Once the ‘panorama’ was finished, I walked through an extremely informative display cataloguing the events of the war and the damage caused to Kuwait as well as the crimes committed by Saddam Hussein against his own people. There are many shocking images of war and the galleries celebrate the martyrdom of the Kuwaiti people. There is also a nice section celebrating the help received from international forces. In another part of the museum, one finds the original head from the Saddam Hussein statue pulled down in Baghdad in 2003 following the US invasion of Iraq. This, in itself, is an impressive monument and an important relic from the Middle East’s recent history. In this section of the museum the visitor also finds documents from the war as well as life-size reconstructions of events during Iraq’s brief occupation of Kuwait. The material on display is impressive but at times there could be a little more explanation.
Overall visitor experience
This is a very cleverly designed museum with some really carefully designed models and important relics from the war. The sound and light ‘panorama’ is a brilliant experience to walk through. The museum is informative and carries a clear message. However, I do have some reservations. There was an odd reluctance to show me everything that the museum had to offer. It was only because I asked about Saddam Hussein’s statue that I was taken through to a separate room to see it. Further, once in the room I was forced to ask what was behind some doors before they reluctantly opened them up to reveal some wonderful displays. There are also a number of more practical issues that I would consider before visiting. Firstly, the museum is not the easiest place to find. I have included some instructions on how to get there. Secondly, there were a number of technical issues while we were there. The panorama sound and light ‘system’ broke down more than once and there were issues with the television displays. Thirdly, if you are prone to migraines the bright flashing lights may not be the best thing for you. Finally, the museum is certainly not for the faint-hearted. There are gruesome images of war that may be quite disturbing.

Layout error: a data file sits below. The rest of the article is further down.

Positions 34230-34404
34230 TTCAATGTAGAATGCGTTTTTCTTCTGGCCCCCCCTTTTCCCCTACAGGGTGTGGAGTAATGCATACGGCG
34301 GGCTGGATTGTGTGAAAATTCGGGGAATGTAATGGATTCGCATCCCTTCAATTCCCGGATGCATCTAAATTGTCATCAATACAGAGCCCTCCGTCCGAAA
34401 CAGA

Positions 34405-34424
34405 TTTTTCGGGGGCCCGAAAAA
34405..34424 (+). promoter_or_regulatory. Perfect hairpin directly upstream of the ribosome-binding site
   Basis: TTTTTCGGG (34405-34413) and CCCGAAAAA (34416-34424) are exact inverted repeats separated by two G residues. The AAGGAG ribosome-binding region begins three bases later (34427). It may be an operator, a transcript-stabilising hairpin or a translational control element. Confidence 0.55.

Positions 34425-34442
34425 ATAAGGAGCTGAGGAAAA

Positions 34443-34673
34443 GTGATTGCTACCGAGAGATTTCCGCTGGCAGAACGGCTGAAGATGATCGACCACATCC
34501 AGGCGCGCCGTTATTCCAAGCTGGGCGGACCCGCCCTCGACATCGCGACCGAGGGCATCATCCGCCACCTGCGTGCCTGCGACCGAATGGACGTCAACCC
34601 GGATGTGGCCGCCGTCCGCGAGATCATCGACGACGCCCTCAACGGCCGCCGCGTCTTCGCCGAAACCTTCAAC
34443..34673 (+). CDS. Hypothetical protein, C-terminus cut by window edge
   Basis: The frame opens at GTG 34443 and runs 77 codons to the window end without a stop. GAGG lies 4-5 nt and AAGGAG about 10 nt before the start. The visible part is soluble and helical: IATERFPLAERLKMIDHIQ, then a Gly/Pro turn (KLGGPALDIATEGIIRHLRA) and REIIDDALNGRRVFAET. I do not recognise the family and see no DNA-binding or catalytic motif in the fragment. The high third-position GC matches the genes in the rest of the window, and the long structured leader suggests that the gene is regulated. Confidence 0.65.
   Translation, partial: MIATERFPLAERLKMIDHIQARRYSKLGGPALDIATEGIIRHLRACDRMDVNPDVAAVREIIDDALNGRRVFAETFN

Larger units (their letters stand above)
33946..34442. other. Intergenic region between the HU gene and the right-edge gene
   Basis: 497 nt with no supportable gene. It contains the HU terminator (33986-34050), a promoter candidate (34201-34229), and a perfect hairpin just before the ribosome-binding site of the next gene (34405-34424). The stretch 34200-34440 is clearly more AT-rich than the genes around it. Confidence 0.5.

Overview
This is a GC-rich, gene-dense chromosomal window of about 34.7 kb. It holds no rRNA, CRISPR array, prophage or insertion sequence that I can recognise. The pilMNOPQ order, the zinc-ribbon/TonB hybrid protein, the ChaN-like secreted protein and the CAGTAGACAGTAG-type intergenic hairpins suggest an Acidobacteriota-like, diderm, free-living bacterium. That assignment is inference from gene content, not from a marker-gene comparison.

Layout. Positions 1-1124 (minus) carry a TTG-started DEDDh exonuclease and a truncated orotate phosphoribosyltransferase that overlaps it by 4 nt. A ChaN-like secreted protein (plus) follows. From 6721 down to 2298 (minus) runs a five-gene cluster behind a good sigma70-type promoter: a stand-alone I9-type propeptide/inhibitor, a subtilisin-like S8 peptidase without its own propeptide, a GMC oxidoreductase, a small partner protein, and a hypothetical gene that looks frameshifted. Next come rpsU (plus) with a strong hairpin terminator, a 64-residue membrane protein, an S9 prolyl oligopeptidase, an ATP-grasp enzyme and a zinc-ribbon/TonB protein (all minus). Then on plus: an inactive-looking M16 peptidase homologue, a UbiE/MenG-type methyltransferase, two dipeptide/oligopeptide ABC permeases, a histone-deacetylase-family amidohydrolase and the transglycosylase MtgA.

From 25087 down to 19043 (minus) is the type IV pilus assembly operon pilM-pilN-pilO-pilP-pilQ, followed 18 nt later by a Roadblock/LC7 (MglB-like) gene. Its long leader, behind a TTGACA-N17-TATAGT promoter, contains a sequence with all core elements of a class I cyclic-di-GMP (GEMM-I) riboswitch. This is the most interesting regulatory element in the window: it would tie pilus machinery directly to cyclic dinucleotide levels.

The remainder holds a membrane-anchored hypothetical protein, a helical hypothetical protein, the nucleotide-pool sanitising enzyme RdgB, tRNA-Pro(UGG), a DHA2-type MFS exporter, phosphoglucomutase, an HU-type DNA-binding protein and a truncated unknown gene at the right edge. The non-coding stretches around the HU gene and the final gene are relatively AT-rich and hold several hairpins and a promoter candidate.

What does the museum say about Kuwaiti identity?
The message was clear. The museum promotes strong feelings of Kuwaiti national pride. It attempts to unite the Kuwaiti people over their actions in the First Gulf War. The war is obviously a good starting point in my search for what forms Kuwaiti national identity. It is interesting however that the men at the museum had little pride in what they had to show. There was no real desire to show me the displays. Moreover, the museum is poorly publicized. It is odd that a museum with such a strong message to preach does not try to target more people. Perhaps the strange welcome I received and the friendly but reserved hospitality are also important aspects of Kuwait’s identity. These quirks do not take away from the fact that the museum is definitely worth a visit, whether you are Kuwaiti, a tourist or an expat.
The museum is located in North Shuwaikh. Travelling west on the Gulf Road (25th Street) you will see the huge KPC (this is your nearest large landmark) building in front of you before the road bends to the left. After the bend take the first left and the museum is one hundred metres or so on your right.